“Initially, I thought the only options you had would be to either run the company or sell out and disappear, when the reality was that we could actually have external investment but still remain in the company, with majority control. I didn’t want to exit just yet and still had things I wanted to do and prove.”
Harvey Jones, Co-Founder
The story in brief
- As one of the UK’s biggest road cycling accessories retailer and a pioneer in ecommerce, Wiggle was already a phenomenal success
- Livingbridge gave the company the backing it needed to reach its potential for major expansion
- The founders, Harvey Jones and Mitch Dall, retained a majority stake following Livingbridge’s investment
- We worked with Harvey to focus on the triathlon market, strengthen Wiggle’s management team and implement an international expansion strategy
- Turnover increased almost eightfold: from £11m in 2006 to £87m in 2010/11
“Wiggle’s success was possible because, hand in hand with the founders, we built a team to make the most of the opportunity. Trailblazing throws up problems to solve without the luxury of someone to copy. What a joy to solve problems working with friends.”
Mark Advani, Livingbridge
By 2006, the company had already come a very long way from its humble beginnings in the back of a bike shop in Portsmouth. Founders Harvey and Mitch had arrived very early to online retail and had embraced the power of natural search and pay-per-click advertising from the start. This entrepreneurial vision, combined with Harvey’s innate understanding that superb service is everything in online retail, soon made Wiggle a huge hit with its customers.
But the founders knew that the business had even greater potential. They chose Livingbridge to invest in a minority stake and help Wiggle to take off.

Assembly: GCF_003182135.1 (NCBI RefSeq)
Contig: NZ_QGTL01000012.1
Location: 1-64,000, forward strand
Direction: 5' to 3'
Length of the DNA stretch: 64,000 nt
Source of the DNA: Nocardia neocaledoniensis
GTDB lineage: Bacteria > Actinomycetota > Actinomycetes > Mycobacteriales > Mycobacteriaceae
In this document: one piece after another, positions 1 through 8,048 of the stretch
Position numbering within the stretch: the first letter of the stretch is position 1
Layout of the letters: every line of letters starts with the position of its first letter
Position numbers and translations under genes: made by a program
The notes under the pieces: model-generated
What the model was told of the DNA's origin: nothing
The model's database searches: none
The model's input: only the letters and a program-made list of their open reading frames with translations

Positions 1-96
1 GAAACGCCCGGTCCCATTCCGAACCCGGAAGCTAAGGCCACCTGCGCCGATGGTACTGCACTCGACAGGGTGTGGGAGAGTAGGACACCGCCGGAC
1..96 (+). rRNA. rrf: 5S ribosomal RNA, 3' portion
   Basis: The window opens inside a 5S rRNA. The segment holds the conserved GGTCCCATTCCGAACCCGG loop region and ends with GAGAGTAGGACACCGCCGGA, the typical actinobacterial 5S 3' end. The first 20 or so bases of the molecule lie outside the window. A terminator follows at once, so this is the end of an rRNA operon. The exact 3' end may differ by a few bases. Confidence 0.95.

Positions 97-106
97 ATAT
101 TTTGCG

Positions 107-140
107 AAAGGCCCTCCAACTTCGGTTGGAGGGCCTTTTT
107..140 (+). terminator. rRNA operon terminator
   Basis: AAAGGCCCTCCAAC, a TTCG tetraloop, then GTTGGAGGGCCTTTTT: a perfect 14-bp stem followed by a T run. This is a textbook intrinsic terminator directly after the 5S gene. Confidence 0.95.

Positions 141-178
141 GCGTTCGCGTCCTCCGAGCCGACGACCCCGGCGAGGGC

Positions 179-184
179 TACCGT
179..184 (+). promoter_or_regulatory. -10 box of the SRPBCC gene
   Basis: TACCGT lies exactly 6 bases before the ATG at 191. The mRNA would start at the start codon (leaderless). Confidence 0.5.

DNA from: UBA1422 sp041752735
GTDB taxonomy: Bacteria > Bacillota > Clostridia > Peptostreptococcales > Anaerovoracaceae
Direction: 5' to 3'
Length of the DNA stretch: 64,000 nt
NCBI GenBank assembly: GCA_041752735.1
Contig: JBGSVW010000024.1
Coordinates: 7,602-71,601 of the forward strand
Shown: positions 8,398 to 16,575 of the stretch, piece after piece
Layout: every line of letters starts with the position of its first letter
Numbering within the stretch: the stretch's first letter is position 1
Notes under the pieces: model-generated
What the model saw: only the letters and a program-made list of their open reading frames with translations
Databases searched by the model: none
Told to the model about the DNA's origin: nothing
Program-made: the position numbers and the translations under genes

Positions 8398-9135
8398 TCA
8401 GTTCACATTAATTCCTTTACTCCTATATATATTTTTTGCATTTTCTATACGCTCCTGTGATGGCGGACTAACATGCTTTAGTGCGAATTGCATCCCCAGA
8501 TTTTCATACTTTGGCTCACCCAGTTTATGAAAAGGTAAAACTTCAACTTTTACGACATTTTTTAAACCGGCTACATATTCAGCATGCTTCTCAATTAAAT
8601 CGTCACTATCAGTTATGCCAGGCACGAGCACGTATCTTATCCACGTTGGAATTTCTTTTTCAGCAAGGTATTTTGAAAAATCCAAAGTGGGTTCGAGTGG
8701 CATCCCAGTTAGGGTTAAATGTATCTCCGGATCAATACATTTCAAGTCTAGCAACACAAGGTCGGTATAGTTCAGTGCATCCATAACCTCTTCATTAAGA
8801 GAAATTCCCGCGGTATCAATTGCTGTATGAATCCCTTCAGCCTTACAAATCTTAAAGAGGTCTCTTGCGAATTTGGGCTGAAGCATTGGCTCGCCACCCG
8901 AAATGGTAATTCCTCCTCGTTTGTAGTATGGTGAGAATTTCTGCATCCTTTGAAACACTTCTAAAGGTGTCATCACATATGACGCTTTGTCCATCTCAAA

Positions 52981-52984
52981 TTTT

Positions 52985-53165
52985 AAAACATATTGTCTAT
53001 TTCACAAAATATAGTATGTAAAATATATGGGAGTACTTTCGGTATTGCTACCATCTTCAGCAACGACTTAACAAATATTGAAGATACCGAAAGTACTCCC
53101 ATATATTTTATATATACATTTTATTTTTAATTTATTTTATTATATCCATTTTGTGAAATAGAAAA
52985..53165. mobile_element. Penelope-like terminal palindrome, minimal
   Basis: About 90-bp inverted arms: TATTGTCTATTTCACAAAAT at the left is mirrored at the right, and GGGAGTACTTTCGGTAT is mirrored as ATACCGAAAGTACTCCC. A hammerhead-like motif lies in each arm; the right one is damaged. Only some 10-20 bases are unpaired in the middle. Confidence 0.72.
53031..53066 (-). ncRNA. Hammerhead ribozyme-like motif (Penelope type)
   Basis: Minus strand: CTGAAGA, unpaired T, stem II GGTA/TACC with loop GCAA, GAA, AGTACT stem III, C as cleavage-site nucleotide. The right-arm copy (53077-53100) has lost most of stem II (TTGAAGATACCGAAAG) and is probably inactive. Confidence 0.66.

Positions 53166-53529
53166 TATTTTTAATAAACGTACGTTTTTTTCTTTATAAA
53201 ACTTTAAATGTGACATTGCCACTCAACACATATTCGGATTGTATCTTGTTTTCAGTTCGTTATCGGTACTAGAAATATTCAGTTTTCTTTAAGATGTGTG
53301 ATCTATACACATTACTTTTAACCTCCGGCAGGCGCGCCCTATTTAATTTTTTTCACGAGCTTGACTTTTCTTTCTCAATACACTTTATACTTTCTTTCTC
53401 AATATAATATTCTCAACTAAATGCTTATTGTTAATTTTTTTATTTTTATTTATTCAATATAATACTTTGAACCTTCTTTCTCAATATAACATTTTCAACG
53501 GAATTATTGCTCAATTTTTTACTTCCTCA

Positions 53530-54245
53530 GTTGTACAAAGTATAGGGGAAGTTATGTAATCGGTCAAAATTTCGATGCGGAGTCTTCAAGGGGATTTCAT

Originally known for its cycling products, Wiggle became the largest online triathlon retailer in the UK and expanded to over 80 countries worldwide.
Building a stronger team
Harvey had the simple aim of making Wiggle the kind of retailer that he’d want to shop with himself. With this in mind he had built up a team of dedicated employees with a commitment to exceptional customer service – as well as a passion for cycling.
One thing that made Wiggle’s team so tight-knit was the company’s culture: everyone at Wiggle was encouraged to do everyone else’s job on rotation. This was great for team spirit and creating a sense of unity, but an undefined management structure was in danger of holding Wiggle back from achieving its growth ambitions.
So we helped Harvey and Mitch to assign their team to the roles that suited them best. Day one the changes were modest; a special culture needed to remain intact. Paul Bolwell was promoted to Merchandise Director and there were two important new hires - former Screwfix CEO, David Cox as part time chairman and Andreas Panteli as finance director. A structure was starting to form that we could build upon.
As Wiggle grew it needed more people with different skills and over time it built a broad and experienced executive team. Cycling fan Humphrey Cobbold joined as CEO and former Asda chairman and CEO, Andy Bond, as a chairman. There was a blend of internal promotions and fresh hires right across the business.
Setting sights overseas
We agreed that rather than broadening the product range, the company should focus exclusively upon triathlon sports and replicate the offer in other countries. We trialled pay-per-click advertising in over a dozen territories, and in less than three months were achieving close to £1m sales per month in Japan, with signs of success in many other countries.
Once the customers showed us where they were we had to figure out how to serve them properly. We worked with Wiggle to navigate the complexities of local languages, currency conversions, payment gateways, customs clearances and logistical challenges. It wasn’t all plain sailing, but by 2012 Wiggle was shipping to 80 countries from its Portsmouth warehouse. They could often ship from the UK to Perth faster than their Australian competitors could deliver products from Sydney or Melbourne.
The rapid increase in overseas sales transformed the business, growing from 2.5% of total sales in 2008 to 54% in 2011. This global success, which saw an almost eightfold increase in turnover, helped the shareholders achieve a sale worth £180m in 2011.
We remain in close contact with Harvey, who having seen his company exceed the ambitions he’d set for it, turned his focus to achieve another dream: sailing around the world for a year.
Own brand cycle product launched
Humphrey Cobbold joins as CEO
Successful realisation to another private equity firm